Document Detail

The impact of caloric preloading on attempts at food and eating-related thought suppression in restrained and unrestrained eaters.
MedLine Citation:
PMID:  15971244     Owner:  NLM     Status:  MEDLINE    
OBJECTIVE: The current study examined the impact of dietary restraint and caloric preload on thought suppression in a sample of 64 college females classified as either restrained or unrestrained eaters. METHOD: Participants engaged in a 60-min laboratory session. One half of the participants were preloaded with a high-calorie milkshake and all participants were randomly assigned to a food and eating-related thought suppression condition or a no suppression control condition. Food-related thoughts were assessed with a digital counter and verbal references to food were tracked with an audio recorder. RESULTS: Restrained participants instructed to suppress food-related thoughts demonstrated significantly more food and eating-related thoughts than unrestrained participants. Preloading was associated with an increase in the frequency of indirect mentions to food and eating. DISCUSSION: Although the hypothesized "rebound" effect did not occur for any study groups, these findings indicate that both restraint status and preloading impact food and eating-related thoughts.
Cara O'Connell; Kevin Larkin; J Scott Mizes; William Fremouw
Related Documents :
16558354 - A disordered eating response team's effect on nutrition practices in college athletes.
2801284 - Treating bulimia.
24312084 - A mini review on aflatoxin exposure in malaysia: past, present and future.
10858694 - Improved reporting of habitual food intake after confrontation with earlier results on ...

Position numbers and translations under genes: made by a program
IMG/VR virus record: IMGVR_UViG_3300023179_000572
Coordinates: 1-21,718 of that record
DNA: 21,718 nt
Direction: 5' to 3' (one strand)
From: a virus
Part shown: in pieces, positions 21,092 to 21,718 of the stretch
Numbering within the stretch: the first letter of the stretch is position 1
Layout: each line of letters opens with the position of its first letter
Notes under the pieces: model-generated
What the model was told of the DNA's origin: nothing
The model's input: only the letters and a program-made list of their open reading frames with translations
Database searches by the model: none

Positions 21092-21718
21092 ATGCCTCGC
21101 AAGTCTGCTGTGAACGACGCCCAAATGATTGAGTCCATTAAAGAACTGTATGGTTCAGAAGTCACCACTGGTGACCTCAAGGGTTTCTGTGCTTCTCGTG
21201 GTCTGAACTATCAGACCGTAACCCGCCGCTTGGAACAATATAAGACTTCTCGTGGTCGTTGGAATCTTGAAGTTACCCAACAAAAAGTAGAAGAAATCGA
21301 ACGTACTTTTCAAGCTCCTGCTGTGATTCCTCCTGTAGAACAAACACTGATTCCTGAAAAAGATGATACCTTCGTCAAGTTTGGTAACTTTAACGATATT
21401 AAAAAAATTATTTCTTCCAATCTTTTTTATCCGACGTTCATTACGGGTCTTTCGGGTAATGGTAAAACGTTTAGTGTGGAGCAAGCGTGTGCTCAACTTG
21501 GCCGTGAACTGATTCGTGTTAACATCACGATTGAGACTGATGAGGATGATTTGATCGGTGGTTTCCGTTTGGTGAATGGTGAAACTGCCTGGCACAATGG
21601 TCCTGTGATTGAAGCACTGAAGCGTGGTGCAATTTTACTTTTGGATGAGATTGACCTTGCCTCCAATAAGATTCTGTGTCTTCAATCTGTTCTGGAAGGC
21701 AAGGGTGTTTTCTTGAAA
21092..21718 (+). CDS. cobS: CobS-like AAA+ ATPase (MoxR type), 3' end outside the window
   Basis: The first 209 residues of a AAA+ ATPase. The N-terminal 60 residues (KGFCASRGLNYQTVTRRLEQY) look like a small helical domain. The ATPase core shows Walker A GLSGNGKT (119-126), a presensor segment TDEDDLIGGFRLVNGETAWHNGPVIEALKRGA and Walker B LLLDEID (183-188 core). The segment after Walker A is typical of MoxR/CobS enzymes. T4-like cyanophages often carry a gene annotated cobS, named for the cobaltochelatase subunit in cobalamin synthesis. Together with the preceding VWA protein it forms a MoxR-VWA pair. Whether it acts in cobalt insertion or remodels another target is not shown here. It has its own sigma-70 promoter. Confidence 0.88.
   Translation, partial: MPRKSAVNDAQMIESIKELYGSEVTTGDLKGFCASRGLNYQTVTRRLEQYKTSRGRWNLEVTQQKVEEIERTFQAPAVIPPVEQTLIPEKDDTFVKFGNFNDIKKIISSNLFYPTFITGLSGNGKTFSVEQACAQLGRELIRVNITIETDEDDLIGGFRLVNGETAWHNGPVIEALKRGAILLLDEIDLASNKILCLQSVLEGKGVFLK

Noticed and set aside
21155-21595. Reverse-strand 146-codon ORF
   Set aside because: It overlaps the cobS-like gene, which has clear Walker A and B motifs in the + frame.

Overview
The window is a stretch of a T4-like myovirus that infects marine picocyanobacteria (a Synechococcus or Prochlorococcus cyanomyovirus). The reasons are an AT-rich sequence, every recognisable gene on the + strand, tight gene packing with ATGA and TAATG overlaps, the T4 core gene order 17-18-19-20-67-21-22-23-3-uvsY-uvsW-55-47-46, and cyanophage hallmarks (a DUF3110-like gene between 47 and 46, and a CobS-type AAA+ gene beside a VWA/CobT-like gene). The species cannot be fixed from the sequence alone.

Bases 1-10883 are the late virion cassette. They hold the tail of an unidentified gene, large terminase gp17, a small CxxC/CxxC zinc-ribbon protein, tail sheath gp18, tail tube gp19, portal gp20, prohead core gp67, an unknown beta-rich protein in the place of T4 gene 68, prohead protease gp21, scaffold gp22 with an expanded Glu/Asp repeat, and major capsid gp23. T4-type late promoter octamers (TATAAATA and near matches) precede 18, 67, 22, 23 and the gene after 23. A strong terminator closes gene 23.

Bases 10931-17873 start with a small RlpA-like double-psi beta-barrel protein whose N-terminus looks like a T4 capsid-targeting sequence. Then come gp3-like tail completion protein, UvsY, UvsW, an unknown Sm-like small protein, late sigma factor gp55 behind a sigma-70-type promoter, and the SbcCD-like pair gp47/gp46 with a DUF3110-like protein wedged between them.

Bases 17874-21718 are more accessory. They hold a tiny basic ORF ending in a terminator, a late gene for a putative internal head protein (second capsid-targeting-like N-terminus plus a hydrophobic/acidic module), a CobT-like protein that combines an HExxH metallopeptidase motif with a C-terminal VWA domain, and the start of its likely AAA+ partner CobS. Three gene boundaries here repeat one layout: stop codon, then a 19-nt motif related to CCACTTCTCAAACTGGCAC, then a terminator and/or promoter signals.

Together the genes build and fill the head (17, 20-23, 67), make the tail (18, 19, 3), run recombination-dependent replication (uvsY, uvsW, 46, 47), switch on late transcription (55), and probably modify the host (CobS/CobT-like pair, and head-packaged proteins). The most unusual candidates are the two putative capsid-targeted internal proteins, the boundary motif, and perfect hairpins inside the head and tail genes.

25430854 - Contribution of folic acid-fortified foods to fertile women's folate recommended nutrie...
22722444 - Food allergy: from diagnosis to treatment.
Publication Detail:
Type:  Clinical Trial; Journal Article; Randomized Controlled Trial    
Journal Detail:
Title:  The International journal of eating disorders     Volume:  38     ISSN:  0276-3478     ISO Abbreviation:  Int J Eat Disord     Publication Date:  2005 Jul 
Date Detail:
Created Date:  2005-07-06     Completed Date:  2005-09-26     Revised Date:  2005-11-09    
Medline Journal Info:
Nlm Unique ID:  8111226     Medline TA:  Int J Eat Disord     Country:  United States    
Other Details:
Languages:  eng     Pagination:  42-8     Citation Subset:  IM    
Copyright Information:
Copyright 2005 by Wiley Periodicals, Inc
Department of Psychology, West Virginia University, Morgantown, West Virginia 26506-3040, USA.
Export Citation:
APA/MLA Format     Download EndNote     Download BibTex
MeSH Terms
Eating Disorders / psychology
Feeding Behavior / psychology*

From MEDLINE®/PubMed®, a database of the U.S. National Library of Medicine

Previous Document:  Illusory correlation for body type and happiness: covariation bias and its relationship to eating di...
Next Document:  Epidermal and vascular damage analysis of in vivo human skin in response to 595 nm pulsed laser irra...